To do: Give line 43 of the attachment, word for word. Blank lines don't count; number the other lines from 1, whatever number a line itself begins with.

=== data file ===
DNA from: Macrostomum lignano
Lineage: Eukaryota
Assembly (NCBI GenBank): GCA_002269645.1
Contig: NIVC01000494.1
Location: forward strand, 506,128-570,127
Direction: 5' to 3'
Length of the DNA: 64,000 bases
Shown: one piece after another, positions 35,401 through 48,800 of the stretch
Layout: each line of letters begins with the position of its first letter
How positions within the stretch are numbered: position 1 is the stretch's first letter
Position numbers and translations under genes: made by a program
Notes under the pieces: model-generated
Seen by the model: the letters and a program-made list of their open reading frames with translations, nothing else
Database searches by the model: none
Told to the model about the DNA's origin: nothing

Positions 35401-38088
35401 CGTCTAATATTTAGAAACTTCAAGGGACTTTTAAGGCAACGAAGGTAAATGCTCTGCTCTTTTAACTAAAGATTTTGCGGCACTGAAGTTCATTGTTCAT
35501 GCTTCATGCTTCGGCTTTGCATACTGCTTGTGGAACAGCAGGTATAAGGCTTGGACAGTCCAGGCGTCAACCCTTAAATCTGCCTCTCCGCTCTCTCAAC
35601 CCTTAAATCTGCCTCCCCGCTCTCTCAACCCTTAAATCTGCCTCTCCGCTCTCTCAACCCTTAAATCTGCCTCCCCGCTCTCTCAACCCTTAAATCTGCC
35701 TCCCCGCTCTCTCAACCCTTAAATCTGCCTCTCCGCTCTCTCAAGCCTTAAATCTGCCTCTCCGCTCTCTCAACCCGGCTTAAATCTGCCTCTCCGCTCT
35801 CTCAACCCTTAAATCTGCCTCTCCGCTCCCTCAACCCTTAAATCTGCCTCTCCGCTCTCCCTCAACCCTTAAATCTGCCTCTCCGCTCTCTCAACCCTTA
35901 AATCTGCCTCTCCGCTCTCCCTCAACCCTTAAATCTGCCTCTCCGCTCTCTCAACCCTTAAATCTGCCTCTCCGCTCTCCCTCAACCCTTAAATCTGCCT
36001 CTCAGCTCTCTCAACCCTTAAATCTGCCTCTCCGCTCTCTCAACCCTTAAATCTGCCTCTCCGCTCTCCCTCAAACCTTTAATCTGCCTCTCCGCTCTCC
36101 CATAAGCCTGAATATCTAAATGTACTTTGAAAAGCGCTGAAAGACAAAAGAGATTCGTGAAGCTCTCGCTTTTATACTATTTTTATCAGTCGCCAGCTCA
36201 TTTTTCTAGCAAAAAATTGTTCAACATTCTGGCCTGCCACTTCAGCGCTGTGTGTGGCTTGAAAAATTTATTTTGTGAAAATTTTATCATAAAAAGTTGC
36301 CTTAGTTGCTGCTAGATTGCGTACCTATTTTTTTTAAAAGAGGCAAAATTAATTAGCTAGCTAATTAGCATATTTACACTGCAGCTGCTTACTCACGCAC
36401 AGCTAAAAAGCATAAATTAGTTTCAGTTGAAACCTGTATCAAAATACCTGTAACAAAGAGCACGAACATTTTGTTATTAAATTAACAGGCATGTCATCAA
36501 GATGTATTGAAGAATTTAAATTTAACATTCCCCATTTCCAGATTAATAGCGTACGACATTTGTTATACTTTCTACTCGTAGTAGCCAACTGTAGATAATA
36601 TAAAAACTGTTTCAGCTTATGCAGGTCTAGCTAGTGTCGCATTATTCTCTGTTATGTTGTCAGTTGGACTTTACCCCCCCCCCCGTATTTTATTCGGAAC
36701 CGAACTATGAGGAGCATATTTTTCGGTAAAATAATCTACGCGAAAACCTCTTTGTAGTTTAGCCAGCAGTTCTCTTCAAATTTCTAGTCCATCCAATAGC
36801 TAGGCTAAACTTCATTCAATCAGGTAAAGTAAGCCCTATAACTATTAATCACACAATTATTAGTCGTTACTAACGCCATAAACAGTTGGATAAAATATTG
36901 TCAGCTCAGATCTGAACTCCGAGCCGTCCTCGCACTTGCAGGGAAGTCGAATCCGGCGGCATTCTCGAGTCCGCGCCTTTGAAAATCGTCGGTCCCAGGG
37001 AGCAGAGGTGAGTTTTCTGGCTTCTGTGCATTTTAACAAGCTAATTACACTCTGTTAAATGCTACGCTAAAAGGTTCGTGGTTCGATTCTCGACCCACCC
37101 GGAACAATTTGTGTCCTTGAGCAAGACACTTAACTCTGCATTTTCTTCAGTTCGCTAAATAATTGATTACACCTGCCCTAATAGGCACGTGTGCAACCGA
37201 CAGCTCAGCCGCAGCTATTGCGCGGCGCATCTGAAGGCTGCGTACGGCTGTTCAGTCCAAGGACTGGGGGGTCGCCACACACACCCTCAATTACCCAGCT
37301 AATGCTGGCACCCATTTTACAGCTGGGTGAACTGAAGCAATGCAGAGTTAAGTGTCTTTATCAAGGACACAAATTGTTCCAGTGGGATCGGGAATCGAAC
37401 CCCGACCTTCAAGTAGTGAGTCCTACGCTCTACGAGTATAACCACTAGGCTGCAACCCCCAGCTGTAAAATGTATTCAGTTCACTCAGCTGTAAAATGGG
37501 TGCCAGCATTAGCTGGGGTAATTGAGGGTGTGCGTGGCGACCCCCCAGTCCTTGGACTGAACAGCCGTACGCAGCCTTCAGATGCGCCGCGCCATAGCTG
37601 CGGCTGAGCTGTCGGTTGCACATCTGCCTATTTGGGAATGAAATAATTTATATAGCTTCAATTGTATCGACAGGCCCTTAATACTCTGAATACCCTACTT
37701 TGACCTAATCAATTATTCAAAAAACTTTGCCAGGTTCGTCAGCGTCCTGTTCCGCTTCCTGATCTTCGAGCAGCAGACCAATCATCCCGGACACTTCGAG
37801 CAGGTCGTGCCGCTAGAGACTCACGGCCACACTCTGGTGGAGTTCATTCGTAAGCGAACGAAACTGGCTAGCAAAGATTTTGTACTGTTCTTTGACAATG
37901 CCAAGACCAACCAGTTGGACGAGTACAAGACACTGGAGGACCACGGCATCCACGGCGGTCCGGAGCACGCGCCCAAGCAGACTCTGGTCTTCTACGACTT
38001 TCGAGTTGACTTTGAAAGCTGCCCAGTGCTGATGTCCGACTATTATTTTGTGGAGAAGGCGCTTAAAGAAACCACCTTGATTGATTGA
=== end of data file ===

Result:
38001 TCGAGTTGACTTTGAAAGCTGCCCAGTGCTGATGTCCGACTATTATTTTGTGGAGAAGGCGCTTAAAGAAACCACCTTGATTGATTGA